Pirates know what sells in their market. While content redistribution over the internet is a major global problem, we shouldn’t overlook control word sharing.  In Africa, this is still a highly profitable business for pirates.  Well, until they’re raided and sentenced that is!

Setting the scene
As part of a long running investigation working with Multichoice Africa Limited (MAL), a cybercrime syndicate was identified in Egypt. The intelligence indicated that the syndicate was manufacturing and distributing subscription-based pirate boxes which provided unauthorized access to premium content from several international broadcasters.  With this evidence a joint criminal investigation referral was made to the Egypt Ministry of Internal Affairs.

Successful raids
The collaboration between MAL, the Egyptian Cybercrime Police and Irdeto led to a series of successful raids in Egypt and Kenya. In addition to large sums of cash, the raids uncovered several electronic components, servers, 43 configured smartcards from multiple conditional access providers, several pirate decoders, smartcard readers and other control word sharing equipment.

The technical forensic analysis performed by Irdeto confirmed the number of pirate viewers as well as the extent of the pirate’s geographic satellite footprint. All of which contributed to the legal evidence to support the successful criminal prosecution.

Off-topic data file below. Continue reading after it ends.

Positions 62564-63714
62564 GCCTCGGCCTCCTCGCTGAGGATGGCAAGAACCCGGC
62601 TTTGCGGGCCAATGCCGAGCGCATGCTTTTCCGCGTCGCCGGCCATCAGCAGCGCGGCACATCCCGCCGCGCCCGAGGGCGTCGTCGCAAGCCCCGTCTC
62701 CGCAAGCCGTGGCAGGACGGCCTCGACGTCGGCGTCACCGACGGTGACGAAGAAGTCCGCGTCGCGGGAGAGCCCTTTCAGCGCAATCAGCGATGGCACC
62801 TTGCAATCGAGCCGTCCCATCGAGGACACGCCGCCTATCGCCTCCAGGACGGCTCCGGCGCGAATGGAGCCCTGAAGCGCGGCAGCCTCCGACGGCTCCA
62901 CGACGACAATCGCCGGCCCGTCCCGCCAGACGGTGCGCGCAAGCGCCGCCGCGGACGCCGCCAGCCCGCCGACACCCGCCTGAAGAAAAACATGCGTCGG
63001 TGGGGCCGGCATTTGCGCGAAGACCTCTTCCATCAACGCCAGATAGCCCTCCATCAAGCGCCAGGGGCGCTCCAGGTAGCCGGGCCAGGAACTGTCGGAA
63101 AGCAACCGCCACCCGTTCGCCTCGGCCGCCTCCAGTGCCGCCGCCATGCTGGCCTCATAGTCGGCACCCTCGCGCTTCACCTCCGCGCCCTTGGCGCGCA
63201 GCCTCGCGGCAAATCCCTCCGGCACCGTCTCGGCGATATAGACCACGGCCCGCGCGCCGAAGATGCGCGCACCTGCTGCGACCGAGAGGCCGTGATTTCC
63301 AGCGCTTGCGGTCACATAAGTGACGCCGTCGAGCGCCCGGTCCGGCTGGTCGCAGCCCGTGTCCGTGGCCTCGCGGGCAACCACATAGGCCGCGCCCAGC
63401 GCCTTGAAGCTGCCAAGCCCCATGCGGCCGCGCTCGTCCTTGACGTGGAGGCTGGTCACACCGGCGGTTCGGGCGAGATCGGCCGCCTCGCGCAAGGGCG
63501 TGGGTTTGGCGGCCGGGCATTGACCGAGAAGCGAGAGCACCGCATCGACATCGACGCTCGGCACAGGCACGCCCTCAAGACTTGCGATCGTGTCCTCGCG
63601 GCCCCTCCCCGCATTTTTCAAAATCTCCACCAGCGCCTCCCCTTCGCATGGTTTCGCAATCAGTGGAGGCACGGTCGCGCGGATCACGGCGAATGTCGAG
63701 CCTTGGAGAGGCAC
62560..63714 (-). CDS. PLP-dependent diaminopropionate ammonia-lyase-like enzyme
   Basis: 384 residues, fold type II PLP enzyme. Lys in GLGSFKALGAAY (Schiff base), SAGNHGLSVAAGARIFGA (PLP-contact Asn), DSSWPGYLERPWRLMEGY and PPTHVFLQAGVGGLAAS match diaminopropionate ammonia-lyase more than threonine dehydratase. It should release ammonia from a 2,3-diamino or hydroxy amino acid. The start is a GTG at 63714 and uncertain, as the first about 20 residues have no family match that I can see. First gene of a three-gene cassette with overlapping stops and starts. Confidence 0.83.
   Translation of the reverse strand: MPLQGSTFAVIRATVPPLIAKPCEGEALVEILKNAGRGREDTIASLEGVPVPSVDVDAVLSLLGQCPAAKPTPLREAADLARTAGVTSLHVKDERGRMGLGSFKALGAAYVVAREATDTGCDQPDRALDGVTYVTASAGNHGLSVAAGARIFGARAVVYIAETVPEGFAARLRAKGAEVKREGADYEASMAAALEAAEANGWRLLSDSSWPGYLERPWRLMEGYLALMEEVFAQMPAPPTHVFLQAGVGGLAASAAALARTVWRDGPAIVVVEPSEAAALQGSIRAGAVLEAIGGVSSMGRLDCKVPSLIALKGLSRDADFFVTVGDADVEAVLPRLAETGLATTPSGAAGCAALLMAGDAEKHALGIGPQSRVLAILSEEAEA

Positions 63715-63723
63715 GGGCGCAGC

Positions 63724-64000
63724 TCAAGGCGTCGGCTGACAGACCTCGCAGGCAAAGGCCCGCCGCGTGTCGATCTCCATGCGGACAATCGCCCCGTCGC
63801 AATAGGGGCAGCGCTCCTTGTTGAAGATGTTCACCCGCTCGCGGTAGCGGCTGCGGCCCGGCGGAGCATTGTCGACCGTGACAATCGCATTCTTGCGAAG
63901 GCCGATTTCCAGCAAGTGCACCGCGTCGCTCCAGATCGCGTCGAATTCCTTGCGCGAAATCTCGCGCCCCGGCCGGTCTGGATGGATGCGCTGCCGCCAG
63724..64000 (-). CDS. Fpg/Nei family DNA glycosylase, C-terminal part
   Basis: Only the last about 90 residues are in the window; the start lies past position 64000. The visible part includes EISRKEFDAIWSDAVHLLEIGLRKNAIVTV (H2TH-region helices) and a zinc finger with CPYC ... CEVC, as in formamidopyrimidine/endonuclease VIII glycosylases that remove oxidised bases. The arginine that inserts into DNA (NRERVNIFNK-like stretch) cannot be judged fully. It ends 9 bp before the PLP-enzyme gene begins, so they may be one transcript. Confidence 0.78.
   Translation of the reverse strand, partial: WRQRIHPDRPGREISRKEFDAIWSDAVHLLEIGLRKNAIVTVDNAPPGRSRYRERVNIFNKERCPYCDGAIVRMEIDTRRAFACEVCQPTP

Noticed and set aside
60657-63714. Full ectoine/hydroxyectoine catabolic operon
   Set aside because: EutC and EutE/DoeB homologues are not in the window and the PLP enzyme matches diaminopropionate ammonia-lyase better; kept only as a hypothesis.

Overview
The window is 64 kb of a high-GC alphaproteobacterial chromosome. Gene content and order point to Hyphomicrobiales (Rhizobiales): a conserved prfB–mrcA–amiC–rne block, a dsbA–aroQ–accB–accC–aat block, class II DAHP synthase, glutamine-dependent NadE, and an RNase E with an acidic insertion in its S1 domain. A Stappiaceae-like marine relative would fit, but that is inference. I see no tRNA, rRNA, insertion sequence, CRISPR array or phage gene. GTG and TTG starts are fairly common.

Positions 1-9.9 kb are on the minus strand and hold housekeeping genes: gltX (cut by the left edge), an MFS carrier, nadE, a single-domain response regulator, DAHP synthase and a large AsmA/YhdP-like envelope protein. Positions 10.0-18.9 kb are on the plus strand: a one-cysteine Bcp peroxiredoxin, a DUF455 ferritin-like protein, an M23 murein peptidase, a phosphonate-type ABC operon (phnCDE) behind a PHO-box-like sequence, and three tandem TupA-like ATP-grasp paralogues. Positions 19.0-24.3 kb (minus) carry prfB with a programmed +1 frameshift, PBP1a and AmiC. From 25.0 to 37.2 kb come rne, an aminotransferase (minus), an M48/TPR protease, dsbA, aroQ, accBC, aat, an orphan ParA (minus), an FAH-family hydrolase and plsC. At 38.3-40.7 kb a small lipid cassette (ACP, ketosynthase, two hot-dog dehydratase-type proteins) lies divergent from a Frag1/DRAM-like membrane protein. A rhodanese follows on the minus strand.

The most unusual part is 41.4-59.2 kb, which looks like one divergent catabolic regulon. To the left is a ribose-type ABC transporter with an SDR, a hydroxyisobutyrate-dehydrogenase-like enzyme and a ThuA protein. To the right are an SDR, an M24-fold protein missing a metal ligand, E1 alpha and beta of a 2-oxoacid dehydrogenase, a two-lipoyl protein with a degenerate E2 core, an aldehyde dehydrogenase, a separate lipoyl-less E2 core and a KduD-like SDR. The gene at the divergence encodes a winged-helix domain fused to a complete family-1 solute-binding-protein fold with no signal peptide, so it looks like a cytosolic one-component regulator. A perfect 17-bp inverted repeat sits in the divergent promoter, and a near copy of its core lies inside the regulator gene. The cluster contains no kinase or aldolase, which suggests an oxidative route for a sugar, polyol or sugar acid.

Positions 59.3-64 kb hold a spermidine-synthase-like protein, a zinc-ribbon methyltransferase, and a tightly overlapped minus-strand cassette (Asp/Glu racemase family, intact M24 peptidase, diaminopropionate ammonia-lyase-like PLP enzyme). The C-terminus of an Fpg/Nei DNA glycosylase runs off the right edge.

Pirate conviction
Although the judicial process can take time, it’s an essential part in the fight against piracy. The convictions send a strong message to the pirate community that piracy is a serious offence that won’t be tolerated.  More details about the conviction can be found in our press release.

Unmasking the real people behind pirate organizations
As you can see to fight piracy, you need more than technology alone. Whether it’s related to control word sharing or other types of online piracy, it is the proactive services delivered by experienced investigators and analysts that are essential to identifying the individuals within the pirate organizations.

In my experience, the winning formula to fight online piracy requires a combination of:

  • State of the art forensic marking technologies which identify the source of pirated content and allow for its immediate shutdown.
  • Proactive enforcement and investigative services aimed at identifying and prosecuting the parties involved in large commercial pirate networks.
  • Global partnerships with law enforcement, industry bodies and agencies as well as consumer and technology providers.

Online piracy is a growing industry wide problem. And as this example shows, to be successful in fighting the pirates it is investigative skills and teamwork that makes the real difference.